FSOC was given the power to designate large financial firms, in addition to the big banks, as Systemically Important Financial Institutions, or SIFIs. FSOC has designated a few firms, then de-designated most of them, but it has utterly failed to designate as SIFIs the most blatantly obvious SIFIs of all:  Fannie and Freddie. FSOC has not admitted, let alone acted on, a fact clear to everybody in the world: that Fannie and Freddie are systemically important. This may be politically prudent on its part, but is intellectually vacuous. I believe Fannie and Freddie should be designated as the SIFIs they so obviously are immediately. Better late than never.

The Fannie and Freddie problem displays the more general fatal flaw in FSOC. It cannot control or even point out the systemic risk created by the government itself. Its members cannot criticize their employer.

The last point I will mention here is a key one: the post-crisis political reaction insisted that there had to be more equity capital in the financial system. This was a good idea, agreed upon by almost everybody. But note that the banks’ capital was able to get so small in the first place, only because the government was correctly believed to be guaranteeing the depositors. Fannie and Freddie’s capital was able to get even smaller because of the correct belief that the government was guaranteeing their creditors.

In the wake of the bust, the Federal Reserve set out to create a “wealth effect” by pushing back up the prices of houses and the prices of financial assets, in order in theory to stimulate economic growth. As we all know too well, it pursued this by massive purchases of long-term Treasury bonds (while reducing its portfolio of short-term Treasury bills to zero) and of very long-term mortgage-backed securities, increasing the Fed’s own balance sheet, as is well-known, up to $4.5 trillion. The Fed also kept real short-term interest rates negative for the better part of seven years.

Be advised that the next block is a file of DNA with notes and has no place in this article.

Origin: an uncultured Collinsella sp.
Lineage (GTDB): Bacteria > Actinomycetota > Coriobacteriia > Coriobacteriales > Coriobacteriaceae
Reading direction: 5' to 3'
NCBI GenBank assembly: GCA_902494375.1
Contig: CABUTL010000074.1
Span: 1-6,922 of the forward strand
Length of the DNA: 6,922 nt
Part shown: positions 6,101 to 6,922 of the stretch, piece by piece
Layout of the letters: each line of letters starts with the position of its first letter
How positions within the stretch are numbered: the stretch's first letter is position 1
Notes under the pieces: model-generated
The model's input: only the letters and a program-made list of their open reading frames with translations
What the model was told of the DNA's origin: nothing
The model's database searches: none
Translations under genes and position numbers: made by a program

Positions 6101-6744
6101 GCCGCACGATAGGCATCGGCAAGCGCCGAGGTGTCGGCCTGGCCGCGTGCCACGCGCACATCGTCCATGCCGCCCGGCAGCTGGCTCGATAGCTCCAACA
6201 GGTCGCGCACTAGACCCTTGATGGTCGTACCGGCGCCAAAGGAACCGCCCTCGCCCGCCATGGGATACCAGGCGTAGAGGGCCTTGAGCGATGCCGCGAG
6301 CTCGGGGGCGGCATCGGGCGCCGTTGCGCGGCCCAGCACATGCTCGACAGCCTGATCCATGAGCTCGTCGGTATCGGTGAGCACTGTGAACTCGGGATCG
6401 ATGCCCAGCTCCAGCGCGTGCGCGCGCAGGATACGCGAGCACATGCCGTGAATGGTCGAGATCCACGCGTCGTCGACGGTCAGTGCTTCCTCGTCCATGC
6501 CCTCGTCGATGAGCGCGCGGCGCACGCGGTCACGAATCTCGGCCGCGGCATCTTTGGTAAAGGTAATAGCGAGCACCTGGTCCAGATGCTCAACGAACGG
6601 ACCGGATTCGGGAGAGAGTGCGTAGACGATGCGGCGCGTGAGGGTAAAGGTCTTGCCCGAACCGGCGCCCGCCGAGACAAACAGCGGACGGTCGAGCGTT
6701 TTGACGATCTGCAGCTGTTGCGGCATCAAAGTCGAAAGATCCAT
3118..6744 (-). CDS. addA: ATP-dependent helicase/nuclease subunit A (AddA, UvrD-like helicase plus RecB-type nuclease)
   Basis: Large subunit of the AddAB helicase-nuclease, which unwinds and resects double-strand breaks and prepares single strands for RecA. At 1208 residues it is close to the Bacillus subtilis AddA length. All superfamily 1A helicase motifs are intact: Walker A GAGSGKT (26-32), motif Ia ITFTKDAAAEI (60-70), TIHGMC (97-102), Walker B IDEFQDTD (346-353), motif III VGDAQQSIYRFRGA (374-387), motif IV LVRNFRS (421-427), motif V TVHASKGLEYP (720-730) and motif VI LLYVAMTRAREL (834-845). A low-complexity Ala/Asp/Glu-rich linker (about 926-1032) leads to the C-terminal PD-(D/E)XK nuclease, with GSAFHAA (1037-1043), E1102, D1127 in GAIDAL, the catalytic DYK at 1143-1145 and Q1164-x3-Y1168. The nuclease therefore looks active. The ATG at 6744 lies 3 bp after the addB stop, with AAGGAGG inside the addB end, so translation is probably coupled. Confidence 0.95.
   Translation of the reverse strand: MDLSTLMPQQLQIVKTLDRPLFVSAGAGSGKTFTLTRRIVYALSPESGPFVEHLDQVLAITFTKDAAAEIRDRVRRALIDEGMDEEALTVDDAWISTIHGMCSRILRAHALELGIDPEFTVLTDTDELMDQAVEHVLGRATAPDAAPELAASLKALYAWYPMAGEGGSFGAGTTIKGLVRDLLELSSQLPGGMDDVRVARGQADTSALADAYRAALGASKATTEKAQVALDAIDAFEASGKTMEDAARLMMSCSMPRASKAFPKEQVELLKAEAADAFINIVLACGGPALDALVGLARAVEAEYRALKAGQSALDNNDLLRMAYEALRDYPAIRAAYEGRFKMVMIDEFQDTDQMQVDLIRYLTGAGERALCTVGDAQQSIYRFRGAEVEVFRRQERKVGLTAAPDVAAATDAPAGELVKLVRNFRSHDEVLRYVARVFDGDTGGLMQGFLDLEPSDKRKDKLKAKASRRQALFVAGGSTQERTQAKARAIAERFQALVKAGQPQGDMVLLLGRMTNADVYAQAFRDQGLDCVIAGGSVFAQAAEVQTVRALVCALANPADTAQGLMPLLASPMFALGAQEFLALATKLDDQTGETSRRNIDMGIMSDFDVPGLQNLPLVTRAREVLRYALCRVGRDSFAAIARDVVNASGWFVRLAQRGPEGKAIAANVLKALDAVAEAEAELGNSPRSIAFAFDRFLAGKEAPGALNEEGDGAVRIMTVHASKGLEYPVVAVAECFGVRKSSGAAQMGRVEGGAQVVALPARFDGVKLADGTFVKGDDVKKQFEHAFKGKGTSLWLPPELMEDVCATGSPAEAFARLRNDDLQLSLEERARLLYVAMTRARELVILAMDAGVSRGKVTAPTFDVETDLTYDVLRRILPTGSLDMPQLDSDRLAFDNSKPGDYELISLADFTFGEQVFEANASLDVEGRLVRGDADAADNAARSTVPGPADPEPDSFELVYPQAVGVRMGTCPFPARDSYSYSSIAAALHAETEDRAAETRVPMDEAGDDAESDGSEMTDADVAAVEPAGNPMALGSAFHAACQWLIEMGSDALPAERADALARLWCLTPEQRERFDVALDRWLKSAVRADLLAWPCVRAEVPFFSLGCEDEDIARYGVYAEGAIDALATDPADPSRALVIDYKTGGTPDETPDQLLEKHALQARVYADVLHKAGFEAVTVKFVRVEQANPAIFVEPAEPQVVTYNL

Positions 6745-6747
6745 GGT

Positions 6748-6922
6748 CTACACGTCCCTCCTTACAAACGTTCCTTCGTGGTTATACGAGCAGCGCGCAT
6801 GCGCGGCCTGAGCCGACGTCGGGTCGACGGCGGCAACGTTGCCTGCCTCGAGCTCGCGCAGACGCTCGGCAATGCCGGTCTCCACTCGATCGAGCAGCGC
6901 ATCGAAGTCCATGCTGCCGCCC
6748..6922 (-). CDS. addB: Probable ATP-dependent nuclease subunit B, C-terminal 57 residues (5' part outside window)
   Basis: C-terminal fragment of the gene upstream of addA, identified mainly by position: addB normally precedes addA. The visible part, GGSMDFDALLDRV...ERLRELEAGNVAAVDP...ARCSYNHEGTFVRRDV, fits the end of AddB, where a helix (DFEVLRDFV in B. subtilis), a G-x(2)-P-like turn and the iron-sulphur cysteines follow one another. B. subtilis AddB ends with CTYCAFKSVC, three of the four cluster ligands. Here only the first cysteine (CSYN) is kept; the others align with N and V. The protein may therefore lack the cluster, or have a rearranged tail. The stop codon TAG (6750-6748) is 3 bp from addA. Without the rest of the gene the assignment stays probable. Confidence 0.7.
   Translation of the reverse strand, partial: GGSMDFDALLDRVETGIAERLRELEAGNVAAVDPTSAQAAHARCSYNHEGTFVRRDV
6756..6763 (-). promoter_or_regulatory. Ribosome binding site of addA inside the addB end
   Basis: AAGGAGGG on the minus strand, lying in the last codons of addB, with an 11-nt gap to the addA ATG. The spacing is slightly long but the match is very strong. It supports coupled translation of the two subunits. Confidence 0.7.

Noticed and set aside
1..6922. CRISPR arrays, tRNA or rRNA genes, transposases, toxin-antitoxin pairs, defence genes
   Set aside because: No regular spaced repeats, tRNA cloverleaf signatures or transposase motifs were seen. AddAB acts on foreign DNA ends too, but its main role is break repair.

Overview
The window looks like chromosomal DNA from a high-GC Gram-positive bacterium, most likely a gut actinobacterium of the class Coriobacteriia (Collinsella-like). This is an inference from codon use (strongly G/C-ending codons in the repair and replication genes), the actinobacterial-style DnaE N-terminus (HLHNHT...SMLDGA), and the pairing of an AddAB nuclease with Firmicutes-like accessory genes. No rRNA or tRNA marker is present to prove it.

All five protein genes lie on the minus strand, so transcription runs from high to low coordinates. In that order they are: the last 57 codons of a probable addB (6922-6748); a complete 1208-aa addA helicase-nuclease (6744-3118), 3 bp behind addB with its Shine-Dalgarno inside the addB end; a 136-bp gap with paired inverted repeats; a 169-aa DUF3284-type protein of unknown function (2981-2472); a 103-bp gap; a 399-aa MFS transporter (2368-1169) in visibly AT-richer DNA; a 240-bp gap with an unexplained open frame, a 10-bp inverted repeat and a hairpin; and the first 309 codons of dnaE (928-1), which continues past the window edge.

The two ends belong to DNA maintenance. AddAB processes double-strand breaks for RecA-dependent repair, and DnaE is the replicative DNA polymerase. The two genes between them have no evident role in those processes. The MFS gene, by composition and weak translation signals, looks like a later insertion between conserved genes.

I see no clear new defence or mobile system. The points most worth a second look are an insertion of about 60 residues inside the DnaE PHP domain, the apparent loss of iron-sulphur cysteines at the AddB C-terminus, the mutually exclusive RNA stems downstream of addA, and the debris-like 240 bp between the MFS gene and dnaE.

Whatever the arguments for doing these things as short-term measures, the Fed has kept them as long-term, unquestionably distortionary programs, even now reducing its balance sheet only slightly and getting real short-term interest rates up to approximately zero. The result has been a massive asset price inflation in real estate, financial assets and other assets.

The Fed got its renewed house price boom, all right. Nominal house prices are now well over their bubble peak.

The Fed also instituted the payment of interest on excess reserves held with it by banks. This allowed it to suppress the credit expansion that would have occurred in classic banking theory, and to itself allocate credit instead. To what did it allocate credit?  To housing and to the government deficit.

Where and how will the Fed-induced remarkable asset price inflation end?  I don’t know. The Fed doesn’t know. The financial regulators don’t know. That is hidden in the uncertainty of the economic future. It may be the Fed’s hoped-for soft landing, but then, it might not be.

Finally, here is a reminder of some essential things not done by the politicians or the regulators or the central bank in the wake of the crisis, among others:

They did get equity ratios increased, which was good.

They did preside over an efflorescence of bureaucracy and a giant asset price inflation.

What next?  This is a period of uncertainty, just like every other period.